Money TalksIn commenting on what he views as a "new trend...


April 03, 1994

Money Talks

In commenting on what he views as a "new trend" of the wealthy "buying" elections, Barry Rascovar suggests in his March 20 column that money currently doesn't "talk" in Maryland politics. What an ironic comment, following the disclosure that a House committee granted the highest-paid lobbyist in Maryland a private hearing after he missed the regularly-scheduled session because of a basketball game.

Mr. Rascovar may not know it, but the people of Maryland certainly understand that money already talks in Maryland politics, money from the gun lobby, the tobacco lobby, the liquor lobby, etc. The role special interest money plays in Maryland politics is a large part of the reason why the governor and the legislature have trouble conducting the people's business with the people's best interests in mind.

How else does one explain the inability of the legislature to enact comprehensive gun controls, enhanced penalties for drunk drivers or higher cigarette taxes?

Certainly some of this is due to legitimate differences of opinion on what may be an appropriate level of regulation in a given area. But too often it has to do with money given by interest groups in the last election.

Today, professional politicians and their special interest cronies are running our government, and just look at the mess we're in.

Money has talked for a long time in Maryland politics. Maybe now it's time to let the people have a say.

lizabeth McGee


Gun Sham

Of the 29 people who voluntarily turned in their guns in Baltimore County, were any of them members of street gangs, career criminals or drug dealers?

How many guns were actually taken "off the street," thereby preventing the loss of innocent lives?

I think that honest, law-abiding gun owners know the answers.

Remember the ban on the "Saturday Night Special"? That one really worked. Street thugs and drug dealers abandoned their cheap, small-caliber weapons that often misfired or blew up in shooters' hands for more sophisticated, expensive, sometimes exotic, rapid-firing, high capacity magazines and weapons.

I wonder what they'll use to kill each other with when those are banned?

George Martin


Hon Talk

Any shenanigans among city and state officials to install the word "hon" on Baltimore's signs is truly an embarrassment.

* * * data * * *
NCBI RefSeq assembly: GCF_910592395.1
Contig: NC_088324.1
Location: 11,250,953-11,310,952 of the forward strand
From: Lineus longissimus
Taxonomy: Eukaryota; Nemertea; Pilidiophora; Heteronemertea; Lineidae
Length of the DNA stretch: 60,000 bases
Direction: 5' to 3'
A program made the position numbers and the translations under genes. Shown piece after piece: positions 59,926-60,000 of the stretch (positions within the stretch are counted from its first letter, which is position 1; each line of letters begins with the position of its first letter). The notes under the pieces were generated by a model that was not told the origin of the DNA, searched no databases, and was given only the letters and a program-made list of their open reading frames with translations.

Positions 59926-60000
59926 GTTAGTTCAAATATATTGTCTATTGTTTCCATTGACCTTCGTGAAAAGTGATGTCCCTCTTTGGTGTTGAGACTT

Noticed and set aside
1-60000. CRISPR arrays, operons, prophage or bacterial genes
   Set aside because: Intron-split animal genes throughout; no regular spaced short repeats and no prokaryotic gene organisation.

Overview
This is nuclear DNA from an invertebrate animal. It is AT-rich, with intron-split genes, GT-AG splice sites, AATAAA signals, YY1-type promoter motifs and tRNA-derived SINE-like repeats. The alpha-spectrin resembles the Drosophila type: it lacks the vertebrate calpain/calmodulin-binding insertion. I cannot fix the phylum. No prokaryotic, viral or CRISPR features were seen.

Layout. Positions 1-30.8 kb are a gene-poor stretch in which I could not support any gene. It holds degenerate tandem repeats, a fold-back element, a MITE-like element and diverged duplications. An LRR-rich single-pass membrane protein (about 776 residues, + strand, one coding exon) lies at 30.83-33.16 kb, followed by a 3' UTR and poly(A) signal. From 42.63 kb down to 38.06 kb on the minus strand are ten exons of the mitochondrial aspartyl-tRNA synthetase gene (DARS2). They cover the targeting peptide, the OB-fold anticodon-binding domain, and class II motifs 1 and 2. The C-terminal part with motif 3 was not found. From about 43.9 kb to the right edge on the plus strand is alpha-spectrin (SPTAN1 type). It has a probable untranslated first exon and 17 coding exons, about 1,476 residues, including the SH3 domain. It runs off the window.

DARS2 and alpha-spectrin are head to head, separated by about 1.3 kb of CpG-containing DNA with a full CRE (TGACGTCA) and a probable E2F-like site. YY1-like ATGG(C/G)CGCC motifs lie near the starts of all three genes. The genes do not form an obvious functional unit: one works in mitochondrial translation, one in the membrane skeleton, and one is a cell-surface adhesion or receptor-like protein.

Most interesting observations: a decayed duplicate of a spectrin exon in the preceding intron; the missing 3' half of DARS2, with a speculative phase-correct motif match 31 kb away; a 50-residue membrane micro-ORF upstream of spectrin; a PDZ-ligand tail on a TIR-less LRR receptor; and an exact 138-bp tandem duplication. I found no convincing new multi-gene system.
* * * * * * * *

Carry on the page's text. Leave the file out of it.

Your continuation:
Calling female co-workers "hon" is inappropriate.

I don't dispute that its usage is an exclusive vernacular trait of certain Baltimoreans. There is indeed a thin line between endearment and distaste.

Ann G. Sjoerdsma's commentary (March 22) is to some degree appreciated, even if she under-appreciates what solidarity honspeak does spread across the city.

Sometimes, however, what we need more than sensitivity is a sense of humor. Both go toward creating real community.

Then again, that's just a white-trash opinion from a transplanted Hampdenite in the county.

Gregg A. Wilhelm


Disabled Marylanders Inadequately Served

Your March 21 editorial did not at all reflect the experiences of those who work with the addicted. If public policy is made on the basis of these inaccuracies, then it will only continue to 'u inadequately serve disabled Marylanders.

First, you state that the Social Security Administration has reached out to the addicted so effectively that it has produced an administrative crunch.

In truth, with the exception of a few offices and individual employees, SSA remains an intractable bureaucracy, and benefits continue to be inaccessible for the vast majority of those entitled to them.

SSA offices have a backlog of applications because they are grossly understaffed, not because so many addicts are applying for benefits.

Second, you cite Sen. William S. Cohen's call for stricter controls on those receiving checks on behalf of the disabled.

You do not explain that the Social Security Administration has refused to take any responsibility to secure appropriate representative payees for beneficiaries.

These disabled adults who have been judged to be unable to manage their affairs are required, on their own, to produce someone who is willing to handle the payments for them.

It is no wonder that bartenders are recruited.

More frequently, beneficiaries are unable to obtain their benefits and thus live on the streets for months or years before they are assisted by social welfare agencies.

Our own agency, Health Care for the Homeless, is overwhelmed by the need to provide this service to our clients.

A public commitment to the provision of representative payee services for the disabled is the only solution to his problem.

Third, you fail to note that the level of payments is so inadequate that recipients still must live in poverty, frequently unable to afford even the most meager housing.

Some states supplement these payments; Maryland does not.

Should we be surprised that an alcoholic who is forced to live on the streets continues to drink?

Finally, you repeat Senator Cohen's contention that few addicted recipients receive required treatment.

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